BANGKOK, Thailand — Gathered by the hundreds in a monsoon downpour, Muslims outside the US Embassy in Bangkok shouted down America and called for retribution against the makers of the low-budget, Prophet Mohammed-mocking video “Innocence of Muslims.”
Their chants were in line with those roaring across Arabic states in similar protests: “Down With America” interspersed with “Allah Akbar” (Allah is great) and signage depicting US politicians with vampire fangs and faces smeared in blood.
But in Thailand, and across Southeast Asia, Muslim anger over this film appears to register at a decidedly lower temperature in comparison to the outcry in the Middle East. In a region with minimal wrath towards the US, the backlash is largely focused on the American government’s refusal to punish the film’s director and thwart its spread.
Many seem genuinely disturbed that after so many protests — some ending in deaths, injuries and torched fast-food joints — US authorities are still unwilling to capture the troublemaking director, whose identity is still being confirmed.
“It portrays our prophet as a liar, a homosexual, a womanizer,” said Niyaz Khan, 33, a Thai citizen aligned with the International Al-Quds League of Thailand, an anti-Israeli group that organized the Tuesday protest.
“They call this freedom of speech. We disagree,” Khan told GlobalPost. “Freedom of speech should have some limits.”
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Many of the region’s hardline Islamists and mainstream clerics alike are similarly fixated on America’s perceived tolerance of the film. An official White House response calling the film “reprehensible and disgusting” is considered, by protesters, to be a meek and unsatisfactory response.
Southeast Asia’s most unruly response to the film has erupted in Indonesia, the world’s largest Muslim-majority nation. Riot police and protesters hurled stones and tear-gas grenades this week near the US Embassy in Jakarta. The Indonesian vigilante group Islamic Defenders Front, one the rally’s chief organizers, has vowed to repeat these raucous rallies in coming days.
“I hope it becomes an important lesson, for all Western countries, to no longer allow insulting the Prophet Mohammed and Islam in any form,” said Habib Rizieq, the group’s leader, in a statement posted online. “Allah Akbar!”
Recent anti-“Innocence of Muslims” rallies in the Philippines, Malaysia, Thailand and Indonesia mark the Southeast Asian debut of a phenomenon that has swept the world from England to Africa to the Middle East and beyond.
Southeast Asian Muslims’ anger over the America’s perceived tolerance of the film is perhaps owed to their own government’s tight controls on expression that is liable to start riots. When most of the region's own governments prove reasonably adept at censoring far less incendiary videos, there is a sense that America should at least attempt to thwart the film's spread and lock up its director.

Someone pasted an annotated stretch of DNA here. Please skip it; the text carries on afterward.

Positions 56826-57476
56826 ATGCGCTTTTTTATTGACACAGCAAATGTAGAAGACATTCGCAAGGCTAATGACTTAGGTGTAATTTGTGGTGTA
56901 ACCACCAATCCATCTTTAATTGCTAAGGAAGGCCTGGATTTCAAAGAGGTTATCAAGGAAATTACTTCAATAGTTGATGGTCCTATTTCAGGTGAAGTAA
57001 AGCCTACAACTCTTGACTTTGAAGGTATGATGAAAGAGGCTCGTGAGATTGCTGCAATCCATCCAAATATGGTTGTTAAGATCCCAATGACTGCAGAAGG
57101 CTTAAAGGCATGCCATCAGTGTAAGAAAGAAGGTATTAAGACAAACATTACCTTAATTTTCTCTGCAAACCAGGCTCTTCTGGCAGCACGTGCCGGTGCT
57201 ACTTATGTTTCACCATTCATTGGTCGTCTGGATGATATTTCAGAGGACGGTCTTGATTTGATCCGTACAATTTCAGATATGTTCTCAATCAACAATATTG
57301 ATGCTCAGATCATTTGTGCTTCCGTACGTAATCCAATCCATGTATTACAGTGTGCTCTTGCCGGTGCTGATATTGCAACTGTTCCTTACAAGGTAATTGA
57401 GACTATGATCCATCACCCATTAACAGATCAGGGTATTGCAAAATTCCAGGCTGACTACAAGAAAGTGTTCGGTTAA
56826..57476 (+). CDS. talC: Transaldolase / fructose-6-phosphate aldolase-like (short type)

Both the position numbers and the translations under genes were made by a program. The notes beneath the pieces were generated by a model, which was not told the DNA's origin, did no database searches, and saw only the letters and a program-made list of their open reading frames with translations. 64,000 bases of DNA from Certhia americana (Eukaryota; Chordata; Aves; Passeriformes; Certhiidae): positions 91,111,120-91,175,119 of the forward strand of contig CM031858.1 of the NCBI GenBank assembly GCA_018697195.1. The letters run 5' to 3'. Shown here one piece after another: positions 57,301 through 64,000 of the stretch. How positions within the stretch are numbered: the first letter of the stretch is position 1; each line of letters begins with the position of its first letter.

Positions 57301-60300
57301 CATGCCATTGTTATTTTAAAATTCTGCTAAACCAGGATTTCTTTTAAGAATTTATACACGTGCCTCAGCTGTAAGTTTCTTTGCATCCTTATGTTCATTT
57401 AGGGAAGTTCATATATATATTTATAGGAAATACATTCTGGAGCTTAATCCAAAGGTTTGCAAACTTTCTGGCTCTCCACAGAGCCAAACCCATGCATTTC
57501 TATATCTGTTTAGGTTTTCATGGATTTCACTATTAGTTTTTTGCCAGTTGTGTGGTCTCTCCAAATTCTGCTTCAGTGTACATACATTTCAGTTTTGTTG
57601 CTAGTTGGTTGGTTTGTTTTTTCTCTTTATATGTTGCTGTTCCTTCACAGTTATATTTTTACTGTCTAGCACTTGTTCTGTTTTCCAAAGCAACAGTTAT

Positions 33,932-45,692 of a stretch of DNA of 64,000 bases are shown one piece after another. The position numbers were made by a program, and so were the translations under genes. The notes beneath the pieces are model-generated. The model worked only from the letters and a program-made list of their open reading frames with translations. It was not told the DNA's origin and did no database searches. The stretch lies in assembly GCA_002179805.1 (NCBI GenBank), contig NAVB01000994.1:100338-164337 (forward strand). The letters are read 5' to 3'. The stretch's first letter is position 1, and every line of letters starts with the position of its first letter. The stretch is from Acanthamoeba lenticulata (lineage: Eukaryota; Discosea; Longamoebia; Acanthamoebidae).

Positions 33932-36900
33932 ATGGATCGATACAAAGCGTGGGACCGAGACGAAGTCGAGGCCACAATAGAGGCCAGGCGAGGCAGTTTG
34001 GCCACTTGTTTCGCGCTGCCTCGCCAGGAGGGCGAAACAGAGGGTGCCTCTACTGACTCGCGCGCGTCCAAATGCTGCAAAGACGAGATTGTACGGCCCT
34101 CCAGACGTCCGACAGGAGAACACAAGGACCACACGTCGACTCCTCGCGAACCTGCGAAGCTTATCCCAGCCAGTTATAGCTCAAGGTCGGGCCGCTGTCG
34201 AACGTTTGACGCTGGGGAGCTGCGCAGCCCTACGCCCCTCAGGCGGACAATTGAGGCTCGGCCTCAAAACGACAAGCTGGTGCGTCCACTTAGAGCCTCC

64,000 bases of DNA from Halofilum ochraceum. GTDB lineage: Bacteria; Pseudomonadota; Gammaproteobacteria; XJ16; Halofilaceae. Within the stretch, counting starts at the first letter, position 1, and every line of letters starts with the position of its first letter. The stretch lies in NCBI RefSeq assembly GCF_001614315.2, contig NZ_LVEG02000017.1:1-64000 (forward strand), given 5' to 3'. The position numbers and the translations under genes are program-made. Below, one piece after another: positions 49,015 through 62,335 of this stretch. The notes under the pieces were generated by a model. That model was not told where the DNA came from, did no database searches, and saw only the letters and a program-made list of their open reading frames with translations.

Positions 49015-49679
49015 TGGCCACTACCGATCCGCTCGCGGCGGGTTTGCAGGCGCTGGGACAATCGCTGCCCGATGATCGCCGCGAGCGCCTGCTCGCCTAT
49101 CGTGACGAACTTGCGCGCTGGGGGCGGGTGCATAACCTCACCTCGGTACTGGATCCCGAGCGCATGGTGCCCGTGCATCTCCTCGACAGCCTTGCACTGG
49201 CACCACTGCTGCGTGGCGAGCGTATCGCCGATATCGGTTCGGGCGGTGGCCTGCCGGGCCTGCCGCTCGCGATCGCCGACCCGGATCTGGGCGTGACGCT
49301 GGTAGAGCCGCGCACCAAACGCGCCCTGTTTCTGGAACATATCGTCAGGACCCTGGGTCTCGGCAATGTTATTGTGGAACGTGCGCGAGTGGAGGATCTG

Even in Singapore, a tiny state with a 15 percent Muslim minority, Home Affairs Minister Teo Chee Hean denounced the film by proclaiming that “freedom of expression does not mean that one has unfettered rights to insult and denigrate another’s religion or race.”
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In Jakarta, signage wielded by Muslim protesters was designed to match the film’s obscenity with equally punishing insults. One display depicted US President Barack Obama, beaten and bloody, with the tagline “You Lost the War.” Another displayed a photo of US troops brazenly flashing weapons in a desert followed by an image of US flag-draped coffins.
Most rallies are organized by small, politically charged factions who look toward the Arab world for guidance, such as the Indonesian chapter of Hizbut ut-Tahrir, which hopes to coalesce all Muslim countries into a unified state. Indonesian cleric Siad Aqil Siradj, leader of the mainstream Muslim group Nahdlatul Ulama, stated publicly that while he may deplore those who insult the Prophet, “there is no need to take to the street and burn anything. Do not create chaos.”
In Thailand, home to an overwhelming Buddhist majority, Muslim protesters made pains to indicate they were rallying to protect all religions, not just Islam. “We’ve come out to show that you cannot trample any religion,” said Sured Ahmad, a Thai Muslim. “We are not blaming all Americans. This is the wrongdoing of people who hate Muslims.”
But while denigrating religious figures was deemed off limits, national symbols were not.
Under pelting rains, men standing before the US Embassy in Bangkok doused an American flag in lighter fluid and managed to briefly set it alight. The crowd cheered in approval.